Ships that pass in the night

September 4, 2015 08:03 AM
Daily Energy Markets Analysis

Crude oil prices were under pressure after Mario Draghi magic seemed too eased off. Oh, sure, after Mario Draghi said he was disappointed with growth and the lack of inflation, oil got a bounce off of increased European Union quantitative easing expectations. Yet, when Asian and European stocks gave up the gains, oil prices falter until a headline came out about those Chinese Military ships that are moving off of the coast of Alaska.

The Wall Street Journal reported that "five Chinese navy ships had passed through U.S. territorial waters as they transited the Aleutian Islands, but said they had complied with international law. Analysts saw the passage as significant as Beijing has long objected to U.S. Navy vessels transiting its territorial waters or operating in international waters just outside." When the Wall Street Journal flashed the headline oil prices jumped because let's face it, oil prices are jumpy anyway and any head line may move us.

Perhaps today's job report can make us jump. We know that Mario Draghi gave us a boost but can the jobs number can work for or against oil bulls. A strong jobs report may put a September rate increase back on the table for some traders and that may in turn way on oil and oil demand expectations. A crummy report would have the opposite effect as oil traders would prepare for more quantitative easing from the EU and Asia but also a lower rate environment in the United States.

Oil prices also got some support from the fact that OPEC oil production slipped a bit. OPEC crude output declined in August by some 220,000 barrels a day compared with record levels in July according to a report by JBC energy due mainly to a drop in Iraqi production. OPEC output still stands at a hefty 31.4 million barrels a day. There is also growing market and OPEC is quietly planning to make way for the return of Iranian oil. Right now it seems it is going to be more about the logistics and to try to get a sense of just how much oil that Iran can actually produce.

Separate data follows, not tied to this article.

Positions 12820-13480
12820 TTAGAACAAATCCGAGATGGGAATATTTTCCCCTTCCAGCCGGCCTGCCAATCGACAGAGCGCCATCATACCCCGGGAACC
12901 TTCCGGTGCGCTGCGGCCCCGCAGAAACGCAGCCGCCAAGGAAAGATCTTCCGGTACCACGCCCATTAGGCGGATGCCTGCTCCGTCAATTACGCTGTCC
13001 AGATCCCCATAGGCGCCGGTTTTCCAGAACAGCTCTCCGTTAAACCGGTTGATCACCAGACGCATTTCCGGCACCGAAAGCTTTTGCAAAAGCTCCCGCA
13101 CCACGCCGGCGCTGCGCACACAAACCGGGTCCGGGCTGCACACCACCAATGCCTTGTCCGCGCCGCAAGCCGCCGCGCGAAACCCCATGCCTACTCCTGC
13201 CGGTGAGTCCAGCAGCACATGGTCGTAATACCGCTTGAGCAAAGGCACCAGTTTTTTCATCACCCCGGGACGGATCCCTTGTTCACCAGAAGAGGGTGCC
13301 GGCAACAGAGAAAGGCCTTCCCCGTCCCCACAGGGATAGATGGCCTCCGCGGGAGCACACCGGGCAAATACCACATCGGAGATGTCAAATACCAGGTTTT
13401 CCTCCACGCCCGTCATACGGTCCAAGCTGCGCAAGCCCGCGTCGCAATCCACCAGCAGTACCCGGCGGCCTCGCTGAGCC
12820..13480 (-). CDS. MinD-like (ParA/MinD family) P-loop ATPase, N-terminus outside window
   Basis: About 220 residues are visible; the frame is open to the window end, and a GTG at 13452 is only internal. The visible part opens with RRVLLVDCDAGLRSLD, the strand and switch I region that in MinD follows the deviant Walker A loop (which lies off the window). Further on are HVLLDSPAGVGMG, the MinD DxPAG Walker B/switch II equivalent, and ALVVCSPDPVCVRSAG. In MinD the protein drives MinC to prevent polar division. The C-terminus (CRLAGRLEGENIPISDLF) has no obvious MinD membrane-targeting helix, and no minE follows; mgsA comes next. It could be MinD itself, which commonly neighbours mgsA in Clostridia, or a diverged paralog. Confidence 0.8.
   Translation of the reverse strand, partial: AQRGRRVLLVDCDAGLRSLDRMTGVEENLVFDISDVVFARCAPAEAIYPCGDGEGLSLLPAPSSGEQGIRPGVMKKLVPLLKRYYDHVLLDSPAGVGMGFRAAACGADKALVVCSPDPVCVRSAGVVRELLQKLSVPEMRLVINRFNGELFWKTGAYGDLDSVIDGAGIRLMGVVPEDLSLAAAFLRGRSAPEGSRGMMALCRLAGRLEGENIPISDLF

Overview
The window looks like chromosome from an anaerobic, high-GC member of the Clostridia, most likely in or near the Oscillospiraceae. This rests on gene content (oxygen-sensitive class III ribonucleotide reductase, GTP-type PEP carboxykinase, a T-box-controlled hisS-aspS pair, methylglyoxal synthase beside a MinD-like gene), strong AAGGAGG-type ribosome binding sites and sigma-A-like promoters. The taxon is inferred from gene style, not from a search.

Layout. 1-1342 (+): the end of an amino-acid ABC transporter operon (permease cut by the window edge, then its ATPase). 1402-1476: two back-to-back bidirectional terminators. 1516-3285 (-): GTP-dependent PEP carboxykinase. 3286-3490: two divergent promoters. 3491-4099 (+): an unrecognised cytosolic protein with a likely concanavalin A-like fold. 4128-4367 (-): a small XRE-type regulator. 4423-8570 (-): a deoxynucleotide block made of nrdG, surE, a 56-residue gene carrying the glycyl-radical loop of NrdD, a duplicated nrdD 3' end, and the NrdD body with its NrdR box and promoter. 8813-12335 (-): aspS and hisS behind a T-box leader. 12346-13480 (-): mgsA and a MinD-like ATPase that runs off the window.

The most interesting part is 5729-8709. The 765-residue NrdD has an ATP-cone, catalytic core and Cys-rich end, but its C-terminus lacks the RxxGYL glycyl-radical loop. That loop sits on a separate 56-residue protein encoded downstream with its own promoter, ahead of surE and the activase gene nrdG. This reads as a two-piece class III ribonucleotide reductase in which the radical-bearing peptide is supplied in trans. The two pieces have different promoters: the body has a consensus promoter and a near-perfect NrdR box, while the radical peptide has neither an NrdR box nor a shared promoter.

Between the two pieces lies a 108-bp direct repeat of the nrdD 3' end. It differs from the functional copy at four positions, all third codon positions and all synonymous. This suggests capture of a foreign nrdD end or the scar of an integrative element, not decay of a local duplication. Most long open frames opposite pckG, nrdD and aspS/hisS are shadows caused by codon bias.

Russian President Vladimir Putin and Venezuelan President Nicolas Maduro met to discuss how to support oil prices, yet failed to announce any real plan. Perhaps they should be talking to OPEC as well because when Russia failed to agree to cut production it began the OPEC price war last November.

Reuters reported, "Both parties noted during the meeting that such unstable oil prices are not in the interests of the two countries and, of course, the countries should integrate their efforts in terms of coordination to facilitate a boost in oil prices," Kremlin spokesman Dmitry Peskov told reporters. "However, President Putin drew attention to the fact that there could be no direct actions, this is a market process. There are a lot of factors that are having an impact and that should be taken into consideration very carefully." 

Dow Jones says that Russia's Energy Minister Alexander said that the global oil market is set to stabilize by the year end, with oil prices seen hovering at what seems to be "fair levels" between $50 and $70 per barrel, Russia's Energy Minister Alexander Novak said Friday. Novak said oil prices won't return to levels of $100 per barrel in the mid-term. He said although low oil prices have a negative effect on many countries, the world's oil producers won't cut production.

We will see about that.

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